On the portion of the structure that would act as an interior wall, insulating foam would be sprayed, as occurs in standard construction practices, and coated with typical drywall. On the side acting as the exterior of the building, concrete would be applied, before external elements, like brick, stucco, or any other traditional material, are added. In other words, 3D printing is only implemented for the original support structure, while ordinary techniques are used for everything else.
Instead of the gantry-style machines he’d seen that night in 2013, the way he approached wall printing was inspired by something he saw on an assembly line. “I visited a factory about eight years previous and seen how industrial robots were doing things that I couldn’t believe. They were caulking a car and, as the car was going down the assembly line, the robot arm was moving in this very complex pattern. And, as it was moving, it was tracking the motion of this car and it blew me away.”
“So, that night, after looking at these house printing projects, I started a sketch for a wall and how that might be made. I started writing down all of the things you might need to make this happen,” He recalls, “And I went to a conference, the Inside 3D Printing event in San Jose in September of 2013, to see if anyone was doing anything like this. 3D Systems and Stratasys and all of the big boys were out there, but I didn’t see anything at that conference that was like [what I was thinking of doing]. So, ‘That’s open door number one.’ Open door number two was exploring the patent landscape and approaching angel investors.”
Minimal as 3D printing might be in the C-Fab process, its impact is huge. Those familiar with the technology know that additive manufacturing frees designers to explore intricate and complex geometries in CAD before printing them into the physical world. Branch Technology’s system, then, would allow architects to produce whatever shapes they can imagine, assembling each individual wall panel into the larger building’s form.
More importantly, the way that these wall structures are designed has a significant impact on material usage and building strength. Even with his very first home-printed prototype, pictured above, Platt was able to see just how strong an optimized printed component could be. Then, being from Alabama, he tested a miniature wall prototype, coated with concrete and insulation, with what he calls “an Alabama strength test”, driving the wheel of his pickup truck onto the part, with no effect on the part.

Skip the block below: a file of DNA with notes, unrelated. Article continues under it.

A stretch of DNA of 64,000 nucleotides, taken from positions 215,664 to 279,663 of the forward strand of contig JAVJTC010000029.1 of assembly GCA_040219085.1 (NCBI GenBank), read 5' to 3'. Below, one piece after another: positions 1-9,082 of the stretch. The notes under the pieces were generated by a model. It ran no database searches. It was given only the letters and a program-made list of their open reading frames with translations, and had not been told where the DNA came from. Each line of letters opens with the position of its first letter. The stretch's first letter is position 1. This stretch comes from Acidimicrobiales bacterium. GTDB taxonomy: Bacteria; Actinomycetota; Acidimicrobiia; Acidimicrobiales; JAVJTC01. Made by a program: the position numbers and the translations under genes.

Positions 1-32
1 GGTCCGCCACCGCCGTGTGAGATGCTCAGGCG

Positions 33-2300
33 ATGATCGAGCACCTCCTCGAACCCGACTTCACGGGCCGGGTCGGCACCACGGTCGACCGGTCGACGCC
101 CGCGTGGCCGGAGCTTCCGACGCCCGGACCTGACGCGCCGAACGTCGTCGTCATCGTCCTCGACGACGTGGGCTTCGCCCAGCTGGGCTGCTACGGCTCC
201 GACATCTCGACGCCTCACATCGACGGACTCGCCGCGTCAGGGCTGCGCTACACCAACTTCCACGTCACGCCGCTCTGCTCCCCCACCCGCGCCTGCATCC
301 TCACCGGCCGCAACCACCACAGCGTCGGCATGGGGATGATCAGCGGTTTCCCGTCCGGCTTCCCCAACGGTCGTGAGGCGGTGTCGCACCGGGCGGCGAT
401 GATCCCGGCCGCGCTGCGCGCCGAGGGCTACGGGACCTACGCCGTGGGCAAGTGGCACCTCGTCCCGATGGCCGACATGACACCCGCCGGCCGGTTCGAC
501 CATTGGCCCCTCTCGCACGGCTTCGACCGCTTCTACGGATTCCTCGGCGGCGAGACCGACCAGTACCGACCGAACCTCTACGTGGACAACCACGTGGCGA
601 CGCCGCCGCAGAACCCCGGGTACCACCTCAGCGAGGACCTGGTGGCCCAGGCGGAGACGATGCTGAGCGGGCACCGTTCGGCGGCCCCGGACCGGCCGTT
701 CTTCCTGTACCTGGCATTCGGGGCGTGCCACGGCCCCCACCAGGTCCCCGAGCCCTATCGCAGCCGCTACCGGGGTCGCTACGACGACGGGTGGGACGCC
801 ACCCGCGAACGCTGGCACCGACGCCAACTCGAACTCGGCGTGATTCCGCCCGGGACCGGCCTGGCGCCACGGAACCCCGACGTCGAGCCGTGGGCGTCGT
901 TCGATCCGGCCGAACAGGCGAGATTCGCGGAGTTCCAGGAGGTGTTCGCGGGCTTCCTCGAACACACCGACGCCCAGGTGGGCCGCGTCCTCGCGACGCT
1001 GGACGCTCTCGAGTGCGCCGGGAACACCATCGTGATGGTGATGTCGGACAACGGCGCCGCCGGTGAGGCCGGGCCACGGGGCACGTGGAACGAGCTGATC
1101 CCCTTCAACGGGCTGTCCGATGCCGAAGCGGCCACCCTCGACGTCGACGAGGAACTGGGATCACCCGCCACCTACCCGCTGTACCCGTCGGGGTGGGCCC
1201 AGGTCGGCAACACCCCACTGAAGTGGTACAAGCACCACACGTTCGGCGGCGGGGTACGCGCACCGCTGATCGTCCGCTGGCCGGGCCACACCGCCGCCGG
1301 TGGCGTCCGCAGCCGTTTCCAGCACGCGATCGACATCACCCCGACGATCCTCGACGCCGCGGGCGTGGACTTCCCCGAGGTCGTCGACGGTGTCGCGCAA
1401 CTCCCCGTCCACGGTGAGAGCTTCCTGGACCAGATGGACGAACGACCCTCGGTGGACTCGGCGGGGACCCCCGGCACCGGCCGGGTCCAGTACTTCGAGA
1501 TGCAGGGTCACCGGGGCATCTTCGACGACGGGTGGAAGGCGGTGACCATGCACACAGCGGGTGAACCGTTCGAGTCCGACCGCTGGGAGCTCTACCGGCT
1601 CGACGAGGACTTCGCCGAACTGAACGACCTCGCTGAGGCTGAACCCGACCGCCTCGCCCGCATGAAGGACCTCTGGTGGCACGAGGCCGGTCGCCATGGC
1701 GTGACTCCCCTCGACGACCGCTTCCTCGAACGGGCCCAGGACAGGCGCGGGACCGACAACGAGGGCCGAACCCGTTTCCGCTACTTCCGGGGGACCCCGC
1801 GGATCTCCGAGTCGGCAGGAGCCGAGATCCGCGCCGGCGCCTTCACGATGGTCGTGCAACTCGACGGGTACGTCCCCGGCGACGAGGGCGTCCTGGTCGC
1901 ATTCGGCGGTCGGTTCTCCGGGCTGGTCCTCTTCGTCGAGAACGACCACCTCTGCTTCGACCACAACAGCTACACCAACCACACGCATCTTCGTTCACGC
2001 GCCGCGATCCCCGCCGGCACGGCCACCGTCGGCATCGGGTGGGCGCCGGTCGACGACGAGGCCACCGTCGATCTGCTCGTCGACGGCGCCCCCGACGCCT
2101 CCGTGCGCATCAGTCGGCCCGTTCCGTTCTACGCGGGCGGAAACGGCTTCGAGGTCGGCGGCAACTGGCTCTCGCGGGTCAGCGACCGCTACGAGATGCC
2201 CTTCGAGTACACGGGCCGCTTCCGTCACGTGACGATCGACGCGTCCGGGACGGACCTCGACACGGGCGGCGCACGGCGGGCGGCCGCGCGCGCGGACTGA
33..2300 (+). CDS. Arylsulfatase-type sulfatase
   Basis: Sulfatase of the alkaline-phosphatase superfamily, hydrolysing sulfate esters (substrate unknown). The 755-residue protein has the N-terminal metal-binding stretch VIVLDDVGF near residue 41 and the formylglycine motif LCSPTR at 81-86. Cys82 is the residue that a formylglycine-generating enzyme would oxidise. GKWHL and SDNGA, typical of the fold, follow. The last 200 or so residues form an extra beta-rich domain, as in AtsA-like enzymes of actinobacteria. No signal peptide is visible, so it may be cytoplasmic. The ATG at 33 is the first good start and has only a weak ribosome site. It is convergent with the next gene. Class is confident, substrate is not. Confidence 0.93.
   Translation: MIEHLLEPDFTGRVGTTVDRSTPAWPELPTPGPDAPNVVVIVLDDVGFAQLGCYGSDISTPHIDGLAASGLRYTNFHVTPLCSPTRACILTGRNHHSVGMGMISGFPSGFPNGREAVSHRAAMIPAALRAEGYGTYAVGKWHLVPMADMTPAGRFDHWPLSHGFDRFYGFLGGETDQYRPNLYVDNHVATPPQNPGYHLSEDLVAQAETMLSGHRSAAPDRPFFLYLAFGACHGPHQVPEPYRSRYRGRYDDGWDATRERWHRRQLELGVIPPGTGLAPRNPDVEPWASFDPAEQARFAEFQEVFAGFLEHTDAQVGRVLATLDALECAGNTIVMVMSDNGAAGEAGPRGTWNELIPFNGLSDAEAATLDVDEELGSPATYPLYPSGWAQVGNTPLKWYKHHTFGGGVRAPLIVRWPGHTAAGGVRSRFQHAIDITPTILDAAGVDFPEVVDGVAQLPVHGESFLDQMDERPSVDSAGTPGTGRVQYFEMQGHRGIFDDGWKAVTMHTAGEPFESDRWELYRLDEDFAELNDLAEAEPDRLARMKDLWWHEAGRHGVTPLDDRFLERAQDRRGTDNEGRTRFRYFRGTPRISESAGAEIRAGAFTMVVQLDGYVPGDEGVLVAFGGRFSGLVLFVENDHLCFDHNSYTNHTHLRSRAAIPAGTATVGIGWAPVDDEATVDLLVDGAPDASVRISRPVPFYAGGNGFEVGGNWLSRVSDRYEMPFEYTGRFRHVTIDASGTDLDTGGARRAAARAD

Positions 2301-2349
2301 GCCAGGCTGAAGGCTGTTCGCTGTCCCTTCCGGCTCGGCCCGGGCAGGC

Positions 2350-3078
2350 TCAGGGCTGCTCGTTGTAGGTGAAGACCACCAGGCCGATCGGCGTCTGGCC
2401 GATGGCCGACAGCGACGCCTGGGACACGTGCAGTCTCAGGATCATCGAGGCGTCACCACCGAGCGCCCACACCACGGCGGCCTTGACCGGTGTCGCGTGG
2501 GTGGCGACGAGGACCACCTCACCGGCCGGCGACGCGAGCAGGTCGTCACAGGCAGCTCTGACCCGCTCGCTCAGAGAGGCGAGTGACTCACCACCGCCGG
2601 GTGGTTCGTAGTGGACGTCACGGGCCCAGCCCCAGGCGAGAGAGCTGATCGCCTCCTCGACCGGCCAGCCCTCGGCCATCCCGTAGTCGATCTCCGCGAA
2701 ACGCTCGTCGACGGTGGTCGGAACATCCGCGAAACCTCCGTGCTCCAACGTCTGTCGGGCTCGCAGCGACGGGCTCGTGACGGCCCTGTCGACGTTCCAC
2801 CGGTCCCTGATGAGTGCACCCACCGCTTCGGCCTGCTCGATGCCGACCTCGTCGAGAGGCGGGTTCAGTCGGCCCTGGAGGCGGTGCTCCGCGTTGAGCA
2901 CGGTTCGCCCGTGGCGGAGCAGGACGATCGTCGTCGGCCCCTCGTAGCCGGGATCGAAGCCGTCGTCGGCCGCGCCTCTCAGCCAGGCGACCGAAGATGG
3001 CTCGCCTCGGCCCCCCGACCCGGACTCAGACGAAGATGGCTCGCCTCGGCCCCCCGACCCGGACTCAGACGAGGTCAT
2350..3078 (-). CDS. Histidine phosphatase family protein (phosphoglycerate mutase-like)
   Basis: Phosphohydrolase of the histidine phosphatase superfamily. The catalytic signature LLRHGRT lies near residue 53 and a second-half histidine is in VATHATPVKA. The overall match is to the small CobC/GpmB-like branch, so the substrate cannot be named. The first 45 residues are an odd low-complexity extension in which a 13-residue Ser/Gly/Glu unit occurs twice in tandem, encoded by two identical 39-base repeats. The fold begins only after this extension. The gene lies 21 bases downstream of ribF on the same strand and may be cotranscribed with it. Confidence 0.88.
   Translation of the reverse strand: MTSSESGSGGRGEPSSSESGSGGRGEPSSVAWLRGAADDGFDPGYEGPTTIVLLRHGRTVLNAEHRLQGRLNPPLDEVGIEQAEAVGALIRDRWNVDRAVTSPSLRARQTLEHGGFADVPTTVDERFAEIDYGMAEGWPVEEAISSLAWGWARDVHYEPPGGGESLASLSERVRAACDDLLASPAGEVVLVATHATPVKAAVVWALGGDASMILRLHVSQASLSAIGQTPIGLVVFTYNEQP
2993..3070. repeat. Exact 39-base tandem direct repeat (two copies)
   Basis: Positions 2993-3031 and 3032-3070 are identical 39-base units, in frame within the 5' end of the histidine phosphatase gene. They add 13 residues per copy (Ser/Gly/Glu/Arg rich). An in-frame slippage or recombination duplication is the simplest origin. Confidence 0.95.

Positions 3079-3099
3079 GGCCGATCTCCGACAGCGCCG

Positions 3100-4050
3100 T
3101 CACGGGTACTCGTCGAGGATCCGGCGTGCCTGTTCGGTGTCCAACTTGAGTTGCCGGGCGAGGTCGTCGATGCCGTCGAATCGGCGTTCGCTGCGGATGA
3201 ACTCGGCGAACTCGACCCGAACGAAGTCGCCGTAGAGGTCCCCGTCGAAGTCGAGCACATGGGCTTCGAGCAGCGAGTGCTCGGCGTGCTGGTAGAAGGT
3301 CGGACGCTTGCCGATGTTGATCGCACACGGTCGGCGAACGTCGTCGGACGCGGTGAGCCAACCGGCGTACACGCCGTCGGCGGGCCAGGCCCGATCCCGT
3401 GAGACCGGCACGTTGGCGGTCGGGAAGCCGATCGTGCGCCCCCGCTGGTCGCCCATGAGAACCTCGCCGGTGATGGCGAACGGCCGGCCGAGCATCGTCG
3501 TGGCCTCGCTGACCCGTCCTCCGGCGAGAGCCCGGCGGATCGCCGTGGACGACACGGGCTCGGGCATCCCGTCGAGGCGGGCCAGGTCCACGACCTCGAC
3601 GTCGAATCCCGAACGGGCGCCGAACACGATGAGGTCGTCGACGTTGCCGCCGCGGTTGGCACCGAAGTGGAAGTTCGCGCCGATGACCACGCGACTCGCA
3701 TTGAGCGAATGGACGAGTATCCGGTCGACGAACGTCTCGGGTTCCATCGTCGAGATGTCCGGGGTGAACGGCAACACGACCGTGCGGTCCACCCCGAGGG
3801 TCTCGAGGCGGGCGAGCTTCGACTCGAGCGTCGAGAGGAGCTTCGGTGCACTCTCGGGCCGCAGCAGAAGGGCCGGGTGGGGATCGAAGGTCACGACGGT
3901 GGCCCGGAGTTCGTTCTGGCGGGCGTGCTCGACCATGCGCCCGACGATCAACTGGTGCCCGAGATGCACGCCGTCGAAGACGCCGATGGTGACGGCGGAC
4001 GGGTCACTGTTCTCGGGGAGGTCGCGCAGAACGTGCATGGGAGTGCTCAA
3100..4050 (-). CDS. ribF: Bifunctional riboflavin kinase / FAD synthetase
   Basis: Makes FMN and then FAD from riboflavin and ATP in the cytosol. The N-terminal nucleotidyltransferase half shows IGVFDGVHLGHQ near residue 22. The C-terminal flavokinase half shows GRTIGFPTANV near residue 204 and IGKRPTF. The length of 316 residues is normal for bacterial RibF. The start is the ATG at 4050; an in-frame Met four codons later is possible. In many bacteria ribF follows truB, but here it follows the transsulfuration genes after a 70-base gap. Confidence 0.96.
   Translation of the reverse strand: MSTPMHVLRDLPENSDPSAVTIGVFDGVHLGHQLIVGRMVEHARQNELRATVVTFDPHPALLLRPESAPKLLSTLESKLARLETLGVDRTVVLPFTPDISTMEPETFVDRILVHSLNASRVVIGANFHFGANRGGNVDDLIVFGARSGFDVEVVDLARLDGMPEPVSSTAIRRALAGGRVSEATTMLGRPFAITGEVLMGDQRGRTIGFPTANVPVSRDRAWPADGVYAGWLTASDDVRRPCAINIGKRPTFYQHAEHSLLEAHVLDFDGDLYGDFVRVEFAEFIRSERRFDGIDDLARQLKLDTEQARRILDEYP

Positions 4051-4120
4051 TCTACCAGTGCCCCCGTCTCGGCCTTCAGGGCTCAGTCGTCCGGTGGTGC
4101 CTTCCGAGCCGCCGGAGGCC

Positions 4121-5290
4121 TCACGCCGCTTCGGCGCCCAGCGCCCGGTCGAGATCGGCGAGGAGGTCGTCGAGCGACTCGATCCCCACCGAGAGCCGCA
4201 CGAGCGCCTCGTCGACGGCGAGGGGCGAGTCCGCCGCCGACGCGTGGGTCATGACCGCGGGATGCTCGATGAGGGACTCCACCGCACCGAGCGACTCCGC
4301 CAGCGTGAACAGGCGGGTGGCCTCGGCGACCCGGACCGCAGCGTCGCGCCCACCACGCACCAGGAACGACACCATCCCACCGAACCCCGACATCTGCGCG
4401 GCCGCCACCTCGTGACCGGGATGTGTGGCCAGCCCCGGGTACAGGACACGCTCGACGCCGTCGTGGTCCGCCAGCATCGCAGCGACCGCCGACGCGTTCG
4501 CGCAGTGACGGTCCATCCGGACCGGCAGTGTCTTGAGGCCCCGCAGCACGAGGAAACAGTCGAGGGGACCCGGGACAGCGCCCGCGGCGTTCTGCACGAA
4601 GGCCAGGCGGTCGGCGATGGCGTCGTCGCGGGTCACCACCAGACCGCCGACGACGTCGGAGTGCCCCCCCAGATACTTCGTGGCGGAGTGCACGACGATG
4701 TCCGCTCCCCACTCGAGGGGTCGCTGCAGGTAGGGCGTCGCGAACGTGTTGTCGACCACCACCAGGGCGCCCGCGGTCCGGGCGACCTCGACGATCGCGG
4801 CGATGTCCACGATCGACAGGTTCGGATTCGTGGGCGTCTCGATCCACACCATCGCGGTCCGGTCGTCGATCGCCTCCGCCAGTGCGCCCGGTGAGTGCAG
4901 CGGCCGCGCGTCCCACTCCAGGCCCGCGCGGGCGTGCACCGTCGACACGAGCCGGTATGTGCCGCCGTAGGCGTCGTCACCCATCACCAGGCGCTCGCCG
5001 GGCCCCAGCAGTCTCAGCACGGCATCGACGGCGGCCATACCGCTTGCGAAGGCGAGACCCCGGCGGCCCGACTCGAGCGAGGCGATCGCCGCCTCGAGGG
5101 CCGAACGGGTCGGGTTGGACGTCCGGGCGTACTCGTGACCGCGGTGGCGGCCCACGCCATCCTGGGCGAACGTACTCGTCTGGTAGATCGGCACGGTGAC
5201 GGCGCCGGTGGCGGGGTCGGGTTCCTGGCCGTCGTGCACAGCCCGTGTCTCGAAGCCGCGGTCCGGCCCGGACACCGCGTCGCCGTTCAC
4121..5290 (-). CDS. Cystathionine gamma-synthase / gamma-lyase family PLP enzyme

This is then amplified significantly when constructing large-scale components, with Branch Technology determining that a single plastic wall coated with spray foam was 1.31 times stronger than an equivalent area of wood stud wall. And, once the wall had concrete added to it, they found that it had the same strength as a traditional concrete wall, 3,000+ pounds per square inch.
At the same time, these walls are incredibly light. So light, in fact, that Platt tells me that two people can carry a single wall piece, without concrete, by hand. Still, a 1.5 pound plastic wall was able to support 1500 pounds, while a 2.5 pound plastic wall with spray foam was able to support 2980 pounds. And, because the walls lack the same inner make-up as their ordinary counterparts – such as wood stud or concrete walls – they waste a lot less material.
To pull off their prototypes, Branch Technology had some important partners, specifically Kuka Robotics and Oak Ridge National Laboratory. Kuka was able to provide the startup with its first robotic arm, the Kuka Agilus, a tabletop device that the team outfitted with their extrusion system. This iteration, which had a 3.6’ reach, was able to 3D print walls up to 4’ tall X 4’ wide X 3’ deep in size.
And, once they were able to pull that off, Branch purchased an even larger machine: the KR 90. Branch Technology then customized the device by building a 10 meter long track on which the arm can 3D print structures with dimensions of 25 feet wide by 58 feet long, giving it a build envelope of 8,772 cubic ft, or 324 cubic meters.
Anyone who’s been following the story of Local Motors and their 3D printed cars will immediately recognize ORNL as one of the major players behind their car manufacturing technology. The national lab was instrumental in co-developing Cincinnati Inc’s Big Area Additive Manufacturing (BAAM) machine used to, first, 3D print the layers of the auto’s chassis and then mill down the car for a more refined look. ORNL also played a part in creating the ABS-carbon fiber composite out of which the Strati car was made.